• Congratulations Karen Choy!

    What inspired you to become a yoga instructor?

    I see yoga as a tool in helping us discover our true nature, in uncovering our purpose, and in aiding our growth of becoming the highest forms of ourselves. I believe this ultimately leads us to become a more collaborative and compassionate community.

    Yoga has inspired me to continue this path of personal growth and search of my dharma that has opened my mind to greater perspective and possibilities. I want to be able to share this experience with others through the practice of yoga. I want to be able to assist in one's journey to contentment and greater happiness.

    In the type of environment we all live in today, the world can definitely use a bit more yoga.

    This month we are focusing on the importance of Asana and Pranayama. Can you share your personal technique for pairing the two to improve a (power yoga) practice?

    My favorite way to sequence an asana practice is based on a constant ebb and flow of the breath and allowing it to guide me into my next posture: building internal heat, maintaining that fire, finding a steady constant breath, cooling down, letting go of breath control.

    I find that the synchronicity and harmony of the two creates a meditative and balanced experience that builds endurance through the rhythm of your own breath. How beautiful is that!

    I also believe the breath is a great tool in understanding our bodies and checking our egos on the mat. If the breath becomes labored and inconsistent during a pose, I take a step back. I let go of that ego that is telling me to compare myself to those around me, how I'm not pushing hard enough, and how I need to look like that cover girl on the latest issue of Yoga Journal. Letting go allows me to practice honesty. It forces me to be present with my body and to meet myself where I am in my practice that day.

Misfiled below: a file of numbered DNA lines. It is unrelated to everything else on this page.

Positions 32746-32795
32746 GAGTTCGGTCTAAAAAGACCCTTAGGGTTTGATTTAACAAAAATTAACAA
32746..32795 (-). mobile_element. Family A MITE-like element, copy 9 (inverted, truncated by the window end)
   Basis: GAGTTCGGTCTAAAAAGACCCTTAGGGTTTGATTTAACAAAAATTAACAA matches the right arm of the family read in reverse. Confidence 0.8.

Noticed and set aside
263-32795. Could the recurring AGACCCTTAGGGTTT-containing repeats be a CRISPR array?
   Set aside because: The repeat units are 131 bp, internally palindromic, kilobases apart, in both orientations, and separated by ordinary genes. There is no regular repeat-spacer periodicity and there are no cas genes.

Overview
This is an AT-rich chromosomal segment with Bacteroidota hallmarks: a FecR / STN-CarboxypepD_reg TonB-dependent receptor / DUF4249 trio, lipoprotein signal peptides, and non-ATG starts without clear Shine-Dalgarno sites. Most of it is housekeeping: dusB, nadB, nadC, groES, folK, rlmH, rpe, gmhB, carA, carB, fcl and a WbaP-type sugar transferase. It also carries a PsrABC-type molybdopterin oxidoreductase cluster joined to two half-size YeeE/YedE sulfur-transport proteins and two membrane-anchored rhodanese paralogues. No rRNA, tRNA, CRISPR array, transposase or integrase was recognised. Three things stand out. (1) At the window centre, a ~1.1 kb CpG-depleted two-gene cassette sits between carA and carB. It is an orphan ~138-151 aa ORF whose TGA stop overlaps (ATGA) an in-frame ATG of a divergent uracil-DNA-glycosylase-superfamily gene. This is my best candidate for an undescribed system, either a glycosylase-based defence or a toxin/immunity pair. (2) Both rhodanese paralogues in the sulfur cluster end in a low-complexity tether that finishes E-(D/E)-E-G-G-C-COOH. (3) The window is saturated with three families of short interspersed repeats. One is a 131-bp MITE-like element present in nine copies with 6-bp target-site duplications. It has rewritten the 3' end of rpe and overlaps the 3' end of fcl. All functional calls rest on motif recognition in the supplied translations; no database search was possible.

Working in a corporate environment presents a unique set of daily challenges. How has your teachings and personal practice assisted in coping within that environment?

    Yoga has provided me the tools to better deal with constant challenges and changes in the corporate environment. My meditation and pranayama practice has taught me to direct my focus and energy on what truly matters - the greater purpose of my projects, campaigns, and team.

    Non-attachment (vairagya) is a constant theme that I carry with me at work. Believing in and aiming for a goal is great but I've learned to remain flexible when it comes to expectations of results and outcomes. When things don't go as planned, I've learned to carry through my meditation practice by observing thoughts and emotions that arise and not attaching myself to them. I then allow them to fall away as I breathe out.

    I am more empathetic, less reactive, and more observant because I've learned patience through breath and understanding through non-attachment.

    Being a yoga instructor has also taught me to grow personally and professionally in the corporate workplace. I can come prepared to a class I'm about to teach with a "flawlessly" planned sequence, but after gauging the individual level of the students in class that day I often end up throwing out my plan entirely. Adapting based on the current environment, focusing on the greater good of the whole, being empathetic and attuned to those around you, and remembering to stay present are all learnings that I've taken with me from the studio into the workplace.

    Please tell us a little about yourself: career, family, background and anything else interesting you would like us to know.

    I am a Bay Area native, graduated from UC Davis, and I've been working in the digital marketing industry for over 7 years. I'm a huge animal lover. In my spare time I work with a few animal rescues in the development of their digital marketing strategies. I have two senior dogs and a bunny named Eve van Winkle. I am always open to trying new things. I'm a self identified serial hobbyist who has picked up the electric bass a few times and played in a band, knitted scarves as christmas presents, scuba dived in caves, made jewelry that actually sold on Etsy, completed a triathlon, and most recently am trying to perfect the art of copperplate calligraphy.

    I also think I may have been a mermaid in my past life.